DBH: There are a few big factors I can take from that role, both fundamental business practices I’ve learned as well as my experience with managing people. I oversaw large teams and built that background, and while USA Cycling isn’t exactly a business, I have core business skills that are easily applicable to an organization like USA Cycling.

Another thing to remember is that Wiggle is a consumer-centered business. In the end, you have to think about what the customers want. Certainly we could take the easiest route for us, but that is not the same package that people demand. Finally, I think that both are equitable in that there is a fundamental requirement to understand the cyclist and what they need.

CXM: What are the greatest challenges you see ahead in the next five years for cycling in the United States?

DBH: Many. The core of cycling in the United States is fantastic. It has more participation than ever, and the recent description of cycling as “the new golf” is great. We are strong on the women’s side and very competitive at international events.

However, we are also facing a post-Lance Armstrong era, and one of the biggest goals is to get past the doping issue and getting it out of the conversation. Unfortunately, the sport is still synonymous with doping, and we will have to get past this.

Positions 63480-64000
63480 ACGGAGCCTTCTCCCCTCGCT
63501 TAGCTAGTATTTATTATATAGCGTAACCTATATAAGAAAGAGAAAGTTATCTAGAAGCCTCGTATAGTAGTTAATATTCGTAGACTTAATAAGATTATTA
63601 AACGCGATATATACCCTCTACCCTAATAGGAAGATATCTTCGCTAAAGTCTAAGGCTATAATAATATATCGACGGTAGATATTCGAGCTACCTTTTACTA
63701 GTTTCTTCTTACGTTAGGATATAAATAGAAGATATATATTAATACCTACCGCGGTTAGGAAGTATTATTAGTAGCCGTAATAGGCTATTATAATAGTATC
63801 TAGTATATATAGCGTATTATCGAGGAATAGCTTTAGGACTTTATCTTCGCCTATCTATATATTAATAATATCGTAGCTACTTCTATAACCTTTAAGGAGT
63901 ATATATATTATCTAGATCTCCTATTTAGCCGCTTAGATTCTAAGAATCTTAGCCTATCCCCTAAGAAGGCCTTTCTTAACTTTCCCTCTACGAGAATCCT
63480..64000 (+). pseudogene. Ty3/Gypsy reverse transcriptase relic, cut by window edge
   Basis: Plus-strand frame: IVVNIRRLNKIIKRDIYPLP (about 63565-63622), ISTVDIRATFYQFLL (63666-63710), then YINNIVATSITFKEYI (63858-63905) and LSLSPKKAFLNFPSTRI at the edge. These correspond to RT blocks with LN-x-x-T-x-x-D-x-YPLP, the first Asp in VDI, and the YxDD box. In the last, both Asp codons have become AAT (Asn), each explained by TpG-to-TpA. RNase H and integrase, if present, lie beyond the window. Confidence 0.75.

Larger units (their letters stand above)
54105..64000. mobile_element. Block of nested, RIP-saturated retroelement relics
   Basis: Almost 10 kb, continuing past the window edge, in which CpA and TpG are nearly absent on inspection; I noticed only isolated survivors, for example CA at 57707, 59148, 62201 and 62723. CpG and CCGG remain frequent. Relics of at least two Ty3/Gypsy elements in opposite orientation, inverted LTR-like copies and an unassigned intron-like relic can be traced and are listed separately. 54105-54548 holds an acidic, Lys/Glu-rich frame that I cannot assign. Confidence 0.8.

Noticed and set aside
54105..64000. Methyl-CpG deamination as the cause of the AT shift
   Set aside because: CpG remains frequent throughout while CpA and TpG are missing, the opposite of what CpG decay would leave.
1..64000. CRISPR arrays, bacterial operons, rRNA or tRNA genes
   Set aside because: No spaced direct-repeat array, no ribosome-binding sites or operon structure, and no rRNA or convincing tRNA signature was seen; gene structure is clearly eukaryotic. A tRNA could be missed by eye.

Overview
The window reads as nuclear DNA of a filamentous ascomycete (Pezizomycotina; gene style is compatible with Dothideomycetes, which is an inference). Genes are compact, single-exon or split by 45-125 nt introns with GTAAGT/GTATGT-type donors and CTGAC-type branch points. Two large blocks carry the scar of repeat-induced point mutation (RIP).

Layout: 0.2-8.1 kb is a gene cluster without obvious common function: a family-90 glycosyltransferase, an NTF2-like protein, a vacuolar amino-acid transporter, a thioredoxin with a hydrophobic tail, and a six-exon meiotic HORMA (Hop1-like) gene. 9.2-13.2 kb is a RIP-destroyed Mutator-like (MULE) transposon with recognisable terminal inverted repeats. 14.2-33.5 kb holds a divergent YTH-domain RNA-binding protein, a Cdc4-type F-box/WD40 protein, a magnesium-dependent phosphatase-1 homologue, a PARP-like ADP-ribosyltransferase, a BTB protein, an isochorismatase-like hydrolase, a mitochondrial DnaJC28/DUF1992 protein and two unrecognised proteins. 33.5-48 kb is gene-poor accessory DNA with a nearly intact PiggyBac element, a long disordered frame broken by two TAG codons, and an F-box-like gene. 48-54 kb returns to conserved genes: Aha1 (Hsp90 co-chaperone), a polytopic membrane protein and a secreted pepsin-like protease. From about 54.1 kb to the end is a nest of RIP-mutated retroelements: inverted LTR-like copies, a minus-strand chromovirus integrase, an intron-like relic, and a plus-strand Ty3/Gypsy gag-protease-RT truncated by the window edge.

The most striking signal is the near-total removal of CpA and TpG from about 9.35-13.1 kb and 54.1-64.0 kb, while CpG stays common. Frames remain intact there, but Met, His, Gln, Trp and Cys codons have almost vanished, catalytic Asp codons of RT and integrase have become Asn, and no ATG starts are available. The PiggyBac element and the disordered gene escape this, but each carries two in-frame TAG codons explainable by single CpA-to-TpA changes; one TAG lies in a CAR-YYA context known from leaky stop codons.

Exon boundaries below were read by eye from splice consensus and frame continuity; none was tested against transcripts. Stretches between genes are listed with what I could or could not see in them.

Another great element is that we are seeing a huge expansion of gravel events and Gran Fondos, but they are not directly related to us.

I think, finally, another challenge is that we don’t currently have the resources to invest in athletes the way I’d like us to. Supporting them is important for our growth and recognition. We also have to find that balance to focus on racing experiences for everyday amateurs as well, and apply energy to governing the sport. We have to find ways to grow the sport at both the elite and grassroots levels.